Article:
Hard to say how bad impact of current US govt shutdown will be
WASHINGTON: The US government shutdown on Saturday became the longest ever and is taking a growing bite out of the world's largest economy with each passing day, economists said.
While most of the 21 "lapses" in government spending since 1976 left barely a scratch on economic growth, the length of this shutdown makes it harder to say how bad the impact could get.
"It's not a hard stretch to say that initially it's smaller and then it expands, the pain starts to widen," said Ms Beth Ann Bovino, chief US economist at S&P Global Ratings. "Think of it as a butterfly effect."
The shutdown is squeezing an estimated US$1.2 billion (S$1.6 billion) a week out of the economy, Ms Bovino said, but that figure could grow if it drags on.
At the current rate, within two weeks it will have cost America more than the US$5.7 billion US President Donald Trump is demanding for a wall on the border with Mexico, the dispute with Congress that led to the failure to pass funding for government operations.
After extended closures in 1995 and 2013, the US economy continued to grow while stock markets mainly went sideways.
But some losses can never be recovered.
In myriad but often unseen ways, the US$4 trillion federal budget is felt in the daily lives of all Americans. Switching off even a part of the government means that life force quickly begins to bleed away.
Payments to farmers and poor families, craft beer labels, food inspections and economic data all have fallen victim to the budget impasse.
Meanwhile, tax refunds and borrower income verifications crucial to the mortgage industry were briefly up in the air with billions at stake.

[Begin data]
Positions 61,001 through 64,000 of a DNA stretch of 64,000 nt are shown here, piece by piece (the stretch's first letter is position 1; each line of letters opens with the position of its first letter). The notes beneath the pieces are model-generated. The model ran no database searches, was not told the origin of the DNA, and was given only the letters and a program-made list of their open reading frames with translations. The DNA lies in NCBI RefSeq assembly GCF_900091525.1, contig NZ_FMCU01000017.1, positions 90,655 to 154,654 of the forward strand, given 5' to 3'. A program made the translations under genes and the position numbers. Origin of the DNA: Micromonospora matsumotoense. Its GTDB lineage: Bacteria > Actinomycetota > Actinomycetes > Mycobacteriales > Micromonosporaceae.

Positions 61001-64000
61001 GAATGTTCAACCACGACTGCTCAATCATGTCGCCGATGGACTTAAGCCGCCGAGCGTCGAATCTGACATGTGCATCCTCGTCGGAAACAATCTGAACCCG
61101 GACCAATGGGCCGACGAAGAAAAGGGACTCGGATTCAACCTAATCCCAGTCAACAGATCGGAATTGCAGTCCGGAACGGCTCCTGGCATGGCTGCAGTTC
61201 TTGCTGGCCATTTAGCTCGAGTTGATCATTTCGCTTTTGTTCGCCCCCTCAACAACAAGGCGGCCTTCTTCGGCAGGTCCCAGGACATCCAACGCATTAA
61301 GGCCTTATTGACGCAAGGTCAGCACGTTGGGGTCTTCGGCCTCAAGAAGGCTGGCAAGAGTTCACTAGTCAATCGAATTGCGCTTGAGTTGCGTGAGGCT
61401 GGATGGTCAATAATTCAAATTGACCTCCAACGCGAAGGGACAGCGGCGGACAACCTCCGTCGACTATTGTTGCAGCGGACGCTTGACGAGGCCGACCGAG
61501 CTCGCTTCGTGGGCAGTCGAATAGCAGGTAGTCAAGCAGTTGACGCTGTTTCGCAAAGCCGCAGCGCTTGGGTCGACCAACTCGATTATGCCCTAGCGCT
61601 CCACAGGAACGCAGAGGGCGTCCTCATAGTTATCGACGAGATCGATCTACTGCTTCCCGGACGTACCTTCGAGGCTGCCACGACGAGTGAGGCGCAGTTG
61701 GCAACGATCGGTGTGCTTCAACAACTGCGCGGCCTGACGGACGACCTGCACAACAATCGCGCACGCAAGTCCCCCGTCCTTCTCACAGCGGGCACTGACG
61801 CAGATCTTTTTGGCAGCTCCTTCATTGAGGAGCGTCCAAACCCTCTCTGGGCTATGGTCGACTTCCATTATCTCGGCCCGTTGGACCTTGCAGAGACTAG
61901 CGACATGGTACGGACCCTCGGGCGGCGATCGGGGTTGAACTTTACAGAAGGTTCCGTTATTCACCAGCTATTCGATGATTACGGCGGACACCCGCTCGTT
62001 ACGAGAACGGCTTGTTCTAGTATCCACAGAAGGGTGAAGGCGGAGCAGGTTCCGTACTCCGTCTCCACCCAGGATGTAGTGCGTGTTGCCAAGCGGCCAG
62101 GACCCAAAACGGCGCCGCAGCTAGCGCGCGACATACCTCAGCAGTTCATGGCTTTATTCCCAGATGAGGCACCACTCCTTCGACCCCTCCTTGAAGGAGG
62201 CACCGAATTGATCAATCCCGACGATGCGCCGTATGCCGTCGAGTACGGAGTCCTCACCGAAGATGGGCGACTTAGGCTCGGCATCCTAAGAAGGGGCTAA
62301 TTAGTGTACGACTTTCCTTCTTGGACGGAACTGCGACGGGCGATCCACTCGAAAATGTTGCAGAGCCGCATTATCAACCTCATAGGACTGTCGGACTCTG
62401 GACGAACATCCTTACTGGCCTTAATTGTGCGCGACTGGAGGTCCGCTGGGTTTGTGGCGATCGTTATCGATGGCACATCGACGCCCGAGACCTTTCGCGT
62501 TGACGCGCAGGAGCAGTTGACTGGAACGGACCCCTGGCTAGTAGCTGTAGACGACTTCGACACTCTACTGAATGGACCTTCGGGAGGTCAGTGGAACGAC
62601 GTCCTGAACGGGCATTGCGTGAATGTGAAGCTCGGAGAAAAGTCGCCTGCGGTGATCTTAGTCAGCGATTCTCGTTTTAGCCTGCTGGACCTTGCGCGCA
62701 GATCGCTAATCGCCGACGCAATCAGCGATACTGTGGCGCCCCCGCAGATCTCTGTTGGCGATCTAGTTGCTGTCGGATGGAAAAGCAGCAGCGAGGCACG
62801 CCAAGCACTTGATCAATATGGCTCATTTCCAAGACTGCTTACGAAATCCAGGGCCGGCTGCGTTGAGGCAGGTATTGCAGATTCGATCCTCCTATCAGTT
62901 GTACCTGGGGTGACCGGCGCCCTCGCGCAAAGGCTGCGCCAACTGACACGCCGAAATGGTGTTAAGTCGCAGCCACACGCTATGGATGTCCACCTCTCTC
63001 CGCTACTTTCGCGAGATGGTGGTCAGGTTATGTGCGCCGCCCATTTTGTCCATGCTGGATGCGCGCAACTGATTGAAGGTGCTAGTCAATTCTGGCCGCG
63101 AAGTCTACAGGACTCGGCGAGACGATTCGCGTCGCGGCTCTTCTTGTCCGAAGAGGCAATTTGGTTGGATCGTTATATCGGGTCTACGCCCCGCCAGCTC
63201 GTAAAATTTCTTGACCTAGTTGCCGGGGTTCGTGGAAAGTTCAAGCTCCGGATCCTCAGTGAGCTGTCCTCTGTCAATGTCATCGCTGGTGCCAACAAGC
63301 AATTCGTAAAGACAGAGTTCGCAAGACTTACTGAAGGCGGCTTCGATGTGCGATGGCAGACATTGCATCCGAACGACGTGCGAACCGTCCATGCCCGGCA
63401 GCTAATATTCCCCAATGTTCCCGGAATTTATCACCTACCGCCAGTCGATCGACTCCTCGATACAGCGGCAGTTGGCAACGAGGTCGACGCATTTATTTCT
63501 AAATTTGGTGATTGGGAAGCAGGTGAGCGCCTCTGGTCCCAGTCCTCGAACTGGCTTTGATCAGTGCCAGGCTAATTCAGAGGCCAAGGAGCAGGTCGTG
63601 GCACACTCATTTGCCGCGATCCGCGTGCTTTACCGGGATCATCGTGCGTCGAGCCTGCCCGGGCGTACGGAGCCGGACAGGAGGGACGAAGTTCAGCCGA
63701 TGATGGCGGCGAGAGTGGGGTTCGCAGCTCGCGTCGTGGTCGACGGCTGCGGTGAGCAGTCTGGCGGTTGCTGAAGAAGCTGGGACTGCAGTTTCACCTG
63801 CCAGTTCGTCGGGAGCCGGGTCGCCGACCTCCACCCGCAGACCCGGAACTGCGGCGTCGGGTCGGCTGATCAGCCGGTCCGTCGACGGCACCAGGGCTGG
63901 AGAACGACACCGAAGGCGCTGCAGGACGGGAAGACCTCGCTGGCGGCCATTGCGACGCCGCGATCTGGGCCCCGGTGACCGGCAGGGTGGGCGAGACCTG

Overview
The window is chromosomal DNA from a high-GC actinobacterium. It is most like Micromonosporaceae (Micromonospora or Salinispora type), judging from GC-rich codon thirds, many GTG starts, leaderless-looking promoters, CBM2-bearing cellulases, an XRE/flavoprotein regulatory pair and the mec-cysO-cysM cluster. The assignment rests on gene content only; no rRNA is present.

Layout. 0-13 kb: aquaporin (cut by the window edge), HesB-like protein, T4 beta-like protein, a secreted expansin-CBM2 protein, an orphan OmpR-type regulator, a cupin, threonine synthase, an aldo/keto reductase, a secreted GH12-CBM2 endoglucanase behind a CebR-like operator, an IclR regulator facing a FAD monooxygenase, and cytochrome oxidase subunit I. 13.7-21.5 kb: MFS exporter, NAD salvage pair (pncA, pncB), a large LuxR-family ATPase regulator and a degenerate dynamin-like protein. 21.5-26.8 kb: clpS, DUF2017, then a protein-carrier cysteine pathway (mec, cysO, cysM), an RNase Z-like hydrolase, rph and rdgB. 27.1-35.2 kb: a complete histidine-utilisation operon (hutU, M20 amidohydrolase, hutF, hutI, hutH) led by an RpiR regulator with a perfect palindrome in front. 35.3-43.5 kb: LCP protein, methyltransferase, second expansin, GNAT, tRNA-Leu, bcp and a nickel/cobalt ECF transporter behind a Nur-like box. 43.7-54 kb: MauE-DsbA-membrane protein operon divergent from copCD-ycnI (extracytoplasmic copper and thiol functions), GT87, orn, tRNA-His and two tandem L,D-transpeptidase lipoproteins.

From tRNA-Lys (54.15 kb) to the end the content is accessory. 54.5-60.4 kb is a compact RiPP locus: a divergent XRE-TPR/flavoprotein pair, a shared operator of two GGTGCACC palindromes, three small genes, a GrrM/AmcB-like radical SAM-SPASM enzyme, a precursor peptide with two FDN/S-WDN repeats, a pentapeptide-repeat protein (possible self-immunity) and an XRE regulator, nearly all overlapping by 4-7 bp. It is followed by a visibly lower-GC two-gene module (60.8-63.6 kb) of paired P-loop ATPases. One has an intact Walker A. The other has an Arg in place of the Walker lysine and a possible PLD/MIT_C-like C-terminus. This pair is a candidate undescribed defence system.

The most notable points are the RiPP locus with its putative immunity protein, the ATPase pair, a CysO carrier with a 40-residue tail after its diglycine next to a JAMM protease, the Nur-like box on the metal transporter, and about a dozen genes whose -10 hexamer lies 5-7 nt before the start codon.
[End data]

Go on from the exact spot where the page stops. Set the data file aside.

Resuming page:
US Coast Guard cutters, whose crew have been working without pay, have started icebreaking at commercial ports in the waters of Great Lakes so local steel mills can remain supplied with iron ore.
Meanwhile, farmers cannot collect aid payments designed to help ease the pain caused by Mr Trump's trade war with China.
Small Business Administration loans to help small businesses trying to invest, hire and grow have been delayed.
There are no government loans for seeds or cattle feed and none of the regular Agriculture Department data about crop yields and commodity prices that farmers depend on to plan for the coming year.
Permits from some oil and gas drilling - which feeds into GDP calculations - are delayed.
Bloomberg estimates that government contractors are losing US$200 million a day, cutting revenues for defence industry giants like Boeing, General Dynamics and Leidos.
Tourism at the country's 400 national parks normally generates a reported US$18 million a day, but with some parks unattended and many services halted, local restaurants, hotels and shops are losing customers.
Government assistance to feed the poorest Americans is funded through next month only.
None of this includes the hardships felt by the 380,000 federal workers who have been furloughed or the 420,000 who are deemed "essential" but are working without pay.
They owe an estimated US$438 million a month in rent and mortgage payments, according to the real estate firm Zillow. - AFP